Toronto, Ont. – Today the Ontario government resumed their attack on farms, sustainable cities, nature and affordable healthy living in the Greater Golden Horseshoe (GGH). The proposed changes to the Growth Plan include:
- Removing all protection for endangered species and their habitats from the impacts of aggregate pits, quarries and way-side pits in natural heritage areas.
- Considering the use of inaccurate population projections to guide future growth, even though their own Ministry of Finance has determined that census based projections show that only Peel Region and Toronto are exceeding Growth Plan projections, while every other region is attracting far fewer residents.
- Extending the required period for municipalities to plan for growth until 2051, thus facilitating massive urban boundary expansions onto farmland and natural areas.
Instead of investing in recovery from the pandemic, the Ontario government is continuing its hatchet job on sound planning. Unfortunately, much of the damage will be hard, and in some cases impossible, to reverse. Our cities and towns will be poorer, less productive, and more gridlocked, while our farmland, forests and natural areas will shrink at an even faster rate. A massive public debt is being created for the benefit of a few developers.
The Ontario government appears to be stuck in the past, hooked on a 1950s model of development, where wealth and prosperity are created from the conversion of nature into sprawling suburbs. But this model fails to recognize that part of the attractiveness of the Greater Golden Horseshoe is the integration of vibrant urban growth of walkable and sustainable cities and towns, with protected agricultural areas and ample greenspace.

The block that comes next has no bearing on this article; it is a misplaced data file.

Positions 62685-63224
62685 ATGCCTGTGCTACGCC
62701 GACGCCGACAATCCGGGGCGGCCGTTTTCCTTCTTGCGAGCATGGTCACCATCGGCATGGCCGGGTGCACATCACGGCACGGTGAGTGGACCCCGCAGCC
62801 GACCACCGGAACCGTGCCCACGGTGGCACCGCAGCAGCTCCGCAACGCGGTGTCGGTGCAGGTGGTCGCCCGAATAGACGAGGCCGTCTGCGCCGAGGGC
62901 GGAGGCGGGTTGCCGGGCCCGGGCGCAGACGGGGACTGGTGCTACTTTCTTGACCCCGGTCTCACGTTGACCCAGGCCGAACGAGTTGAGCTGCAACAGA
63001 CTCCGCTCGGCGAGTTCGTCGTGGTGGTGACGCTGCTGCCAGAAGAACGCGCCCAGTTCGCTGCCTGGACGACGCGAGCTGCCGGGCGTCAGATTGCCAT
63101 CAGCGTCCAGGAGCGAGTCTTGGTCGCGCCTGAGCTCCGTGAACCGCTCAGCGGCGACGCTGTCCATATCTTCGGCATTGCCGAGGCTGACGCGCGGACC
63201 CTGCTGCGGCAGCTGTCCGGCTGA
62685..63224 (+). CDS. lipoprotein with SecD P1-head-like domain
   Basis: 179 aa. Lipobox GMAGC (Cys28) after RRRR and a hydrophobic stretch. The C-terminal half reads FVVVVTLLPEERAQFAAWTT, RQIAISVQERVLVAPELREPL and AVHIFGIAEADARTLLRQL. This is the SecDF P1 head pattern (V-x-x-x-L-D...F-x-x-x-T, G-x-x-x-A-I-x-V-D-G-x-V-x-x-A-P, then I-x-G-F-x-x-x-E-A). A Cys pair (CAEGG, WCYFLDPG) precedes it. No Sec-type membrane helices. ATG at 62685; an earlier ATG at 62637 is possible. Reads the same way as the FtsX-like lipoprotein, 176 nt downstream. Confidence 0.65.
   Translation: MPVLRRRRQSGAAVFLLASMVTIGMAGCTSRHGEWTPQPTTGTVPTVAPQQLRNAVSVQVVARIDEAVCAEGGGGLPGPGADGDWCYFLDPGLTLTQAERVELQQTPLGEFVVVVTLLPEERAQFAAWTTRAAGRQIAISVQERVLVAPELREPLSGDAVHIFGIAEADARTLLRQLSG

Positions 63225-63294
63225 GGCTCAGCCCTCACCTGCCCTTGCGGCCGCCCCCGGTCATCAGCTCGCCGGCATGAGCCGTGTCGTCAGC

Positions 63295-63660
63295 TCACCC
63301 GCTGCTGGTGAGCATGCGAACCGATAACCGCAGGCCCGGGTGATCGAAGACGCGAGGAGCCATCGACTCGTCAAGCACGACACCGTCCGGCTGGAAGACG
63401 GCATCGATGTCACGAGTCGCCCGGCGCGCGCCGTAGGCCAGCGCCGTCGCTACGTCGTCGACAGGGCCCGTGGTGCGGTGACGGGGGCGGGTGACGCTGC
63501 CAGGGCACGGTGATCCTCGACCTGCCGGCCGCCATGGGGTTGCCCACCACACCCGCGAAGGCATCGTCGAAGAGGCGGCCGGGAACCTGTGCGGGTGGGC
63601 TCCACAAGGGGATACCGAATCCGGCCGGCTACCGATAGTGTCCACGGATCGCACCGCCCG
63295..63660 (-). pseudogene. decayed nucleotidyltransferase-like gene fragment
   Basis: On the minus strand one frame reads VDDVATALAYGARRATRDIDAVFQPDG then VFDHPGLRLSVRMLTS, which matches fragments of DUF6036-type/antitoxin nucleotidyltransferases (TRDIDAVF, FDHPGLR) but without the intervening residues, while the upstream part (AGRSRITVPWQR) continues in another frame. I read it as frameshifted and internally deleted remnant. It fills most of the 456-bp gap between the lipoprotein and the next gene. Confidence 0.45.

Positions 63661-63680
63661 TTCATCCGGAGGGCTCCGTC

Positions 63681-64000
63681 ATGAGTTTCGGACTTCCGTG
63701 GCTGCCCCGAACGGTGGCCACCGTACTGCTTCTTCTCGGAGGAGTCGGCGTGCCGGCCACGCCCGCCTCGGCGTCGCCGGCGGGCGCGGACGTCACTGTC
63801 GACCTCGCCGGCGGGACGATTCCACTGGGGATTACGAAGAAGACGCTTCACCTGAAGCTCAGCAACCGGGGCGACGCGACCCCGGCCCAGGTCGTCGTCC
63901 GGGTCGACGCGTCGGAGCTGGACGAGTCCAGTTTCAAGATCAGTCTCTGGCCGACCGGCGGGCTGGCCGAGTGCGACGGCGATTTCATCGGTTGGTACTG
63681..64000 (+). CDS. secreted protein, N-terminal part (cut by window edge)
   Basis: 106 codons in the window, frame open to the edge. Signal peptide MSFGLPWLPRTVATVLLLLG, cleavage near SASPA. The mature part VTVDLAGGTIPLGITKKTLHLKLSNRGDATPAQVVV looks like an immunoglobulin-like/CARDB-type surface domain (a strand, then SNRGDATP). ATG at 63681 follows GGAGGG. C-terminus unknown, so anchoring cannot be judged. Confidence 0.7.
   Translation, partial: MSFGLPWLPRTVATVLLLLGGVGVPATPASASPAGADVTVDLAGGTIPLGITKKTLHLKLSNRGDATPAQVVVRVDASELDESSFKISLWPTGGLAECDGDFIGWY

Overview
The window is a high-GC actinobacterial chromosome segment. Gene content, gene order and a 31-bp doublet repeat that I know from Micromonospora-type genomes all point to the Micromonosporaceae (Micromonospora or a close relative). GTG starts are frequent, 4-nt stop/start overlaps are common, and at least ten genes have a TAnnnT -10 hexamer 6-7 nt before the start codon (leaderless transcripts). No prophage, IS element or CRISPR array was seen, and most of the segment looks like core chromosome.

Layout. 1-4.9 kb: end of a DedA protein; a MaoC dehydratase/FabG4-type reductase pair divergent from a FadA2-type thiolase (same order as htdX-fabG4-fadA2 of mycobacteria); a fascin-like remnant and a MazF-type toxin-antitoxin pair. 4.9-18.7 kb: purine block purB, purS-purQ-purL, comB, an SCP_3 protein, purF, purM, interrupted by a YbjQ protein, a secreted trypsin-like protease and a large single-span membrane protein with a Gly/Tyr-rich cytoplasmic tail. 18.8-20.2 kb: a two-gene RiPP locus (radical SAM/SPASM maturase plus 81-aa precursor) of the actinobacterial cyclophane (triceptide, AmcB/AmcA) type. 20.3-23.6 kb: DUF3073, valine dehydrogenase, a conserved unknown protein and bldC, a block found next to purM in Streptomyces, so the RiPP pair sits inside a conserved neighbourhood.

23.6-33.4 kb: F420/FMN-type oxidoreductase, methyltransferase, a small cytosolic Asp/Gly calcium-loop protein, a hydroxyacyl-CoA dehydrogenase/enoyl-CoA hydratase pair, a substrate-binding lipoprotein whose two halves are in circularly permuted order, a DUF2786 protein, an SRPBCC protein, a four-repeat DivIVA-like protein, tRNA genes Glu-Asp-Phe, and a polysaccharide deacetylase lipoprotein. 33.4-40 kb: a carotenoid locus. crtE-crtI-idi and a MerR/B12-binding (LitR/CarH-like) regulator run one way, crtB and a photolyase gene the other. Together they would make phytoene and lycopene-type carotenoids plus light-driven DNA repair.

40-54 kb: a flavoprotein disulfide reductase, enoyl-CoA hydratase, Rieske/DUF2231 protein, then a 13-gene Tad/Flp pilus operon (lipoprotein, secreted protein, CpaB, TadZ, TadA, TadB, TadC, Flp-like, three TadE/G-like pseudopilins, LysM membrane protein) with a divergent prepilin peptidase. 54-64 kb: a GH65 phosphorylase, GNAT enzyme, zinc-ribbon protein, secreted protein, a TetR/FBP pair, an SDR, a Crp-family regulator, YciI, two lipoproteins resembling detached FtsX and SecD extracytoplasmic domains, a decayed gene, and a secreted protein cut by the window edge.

- Quarries and aggregate operations: The removal of all prohibitions on quarry and gravel pit development in natural heritage areas that contain endangered species further erodes the protection of the rarest and most vulnerable plants and animals in Ontario. These areas also represent the small portion of the GGH that provides homes for other wildlife, flood control and filtering, heat amelioration, air quality enhancement and recreational opportunities for people. Loss of these areas is a direct threat to our quality of life and the ecological underpinnings of the region.
2. Use of flawed population forecast data will potentially result in:
- The over-designation of land for urban residential uses as part of the land needs assessment and Municipal Planning processes, thereby unnecessarily converting more farmland, woodlands, wetlands and other natural features into low density development. These areas will be in the tens of thousands of hectares.
- A likely shortfall in future growth-related revenues such as development charges by municipalities and therefore putting pressure on increasing property taxes for residents to pay for sewers, water lines, roads and public transit serving many fewer people than projected. These shortfalls will be in the billions of dollars across the region
- The inability for the Region of Peel and the City of Toronto to properly plan for what could be significantly higher population growth than provided for in the current Growth Plan forecasts while every other region plans for people that are not coming.
- Extension of Planning Period to 2051: The extension of the required period to designate land for growth to 2051 ensures that these unfounded population projections will be used as a rationale to massively expand urban boundaries now and deliver huge financial benefits to land speculating developers at the expense of the public. This occurs when the urban boundary is expanded to take in surrounding farms and natural areas, resulting in a massive increase in value of that land.
About ENVIRONMENTAL DEFENCE (www.environmentaldefence.ca): Environmental Defence is a leading Canadian advocacy organization that works with government, industry and individuals to defend clean water, a safe climate and healthy communities.
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